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Hardware: Raspberry Pi, Pine, and More

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Hardware
  • Play Call of Duty with a Raspberry Pi-powered Nerf gun
  • MirkoPC - a full-featured Raspberry Pi desktop computer

    Based on the Compute Module 4, it has a full-size M.2 M-key slot, allowing the Pi to boot from reliable and fast NVMe SSD storage, a built-in headphone amp and line out, 4 USB 2.0 ports, gigabit Ethernet, two HDMI ports, and a number of other neat little features.

  • April Update: New Developments

    I’ll provide detailed production outlooks for individual devices in their respective sections, but here I wish to give you a general overview of how the silicon shortage will affect us, and consequently also you, moving forward. Frankly, we don’t expect production circumstances to improve prior to Q1 2022 – in other words, we’ve got a challenging 8 months ahead of us. Last month we explained our strategy for only taking pre-orders for the PinePhone, PineTab and Pinebook Pro once production is securely underway. We’ll maintain this strategy moving forward – likely for the rest of the year. As a result, the gaps between pre-order windows are going to be longer than they were in 2020. At the same time, due to the pre-order windows being effectively ‘squished’, I expect the time from the moment an order is placed until the device ships will be reduced.

    Devices which can be bought outright will frequently drift in and out of availability in the Pine Store. This is because highly popular devices, such as the Pinecil or the SOPine, will only be added to store inventory once they are physically received from the factory; given current production uncertainties, only units in physical possession of the store will be sold. I’ll do my best to keep you all updated on availability throughout this year – make sure to follow the various news sources, listed at the beginning of the update, to receive updates.

  • Loongson unveils LoongArch CPU instruction set architecture for processors made in China

    Loongson is a Chinese company better known for its MIPS processors, and we often see the company being mentioned in mainline Linux changelogs with regards to updated to Loongson MIPS SoC’s.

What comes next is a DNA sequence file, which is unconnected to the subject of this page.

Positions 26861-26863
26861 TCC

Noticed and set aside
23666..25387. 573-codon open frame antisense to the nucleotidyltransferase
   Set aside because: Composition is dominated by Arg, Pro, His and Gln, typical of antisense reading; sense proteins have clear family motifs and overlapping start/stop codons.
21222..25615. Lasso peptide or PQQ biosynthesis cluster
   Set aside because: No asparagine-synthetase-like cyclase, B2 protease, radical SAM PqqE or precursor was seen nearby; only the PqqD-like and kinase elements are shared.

But with the MIPS architecture fading away, the company has decided to create its own CPU instruction set architecture (ISA) called LoongArch, short for Loongson Architecture, that is independent of x86, Arm, and even RISC-V architecture.

    The reason for the move is that foreign CPU manufacturers use the instruction system as a means to control the ecology, and manufacturers like Loongsoon need to obtain “authorization” to develop compatible CPUs, meaning it’s impossible to develop an independent industrial ecosystem. Loongsoon further illustrates the point by saying “Chinese people can write novels in English, but it is impossible to form Chinese national culture based on English”.

    That makes sense considering the trade sanctions regularly imposed by the United States that make it hard to plan ahead, and for instance, caused Huawei to stop making new Kirin processors.

  • Steve Kemp: Having fun with CP/M on a Z80 single-board computer.

    With those goals there were a bunch of boards to choose from, rc2014 is the standard choice - a well engineered system which uses a common backplane and lets you build mini-boards to add functionality. So first you build the CPU-card, then the RAM card, then the flash-disk card, etc. Over-engineered in one sense, extensible in another. (There are some single-board variants to cut down on soldering overhead, at a cost of less flexibility.)

    After a while I came across https://8bitstack.co.uk/, which describes a simple board called the the Z80 playground.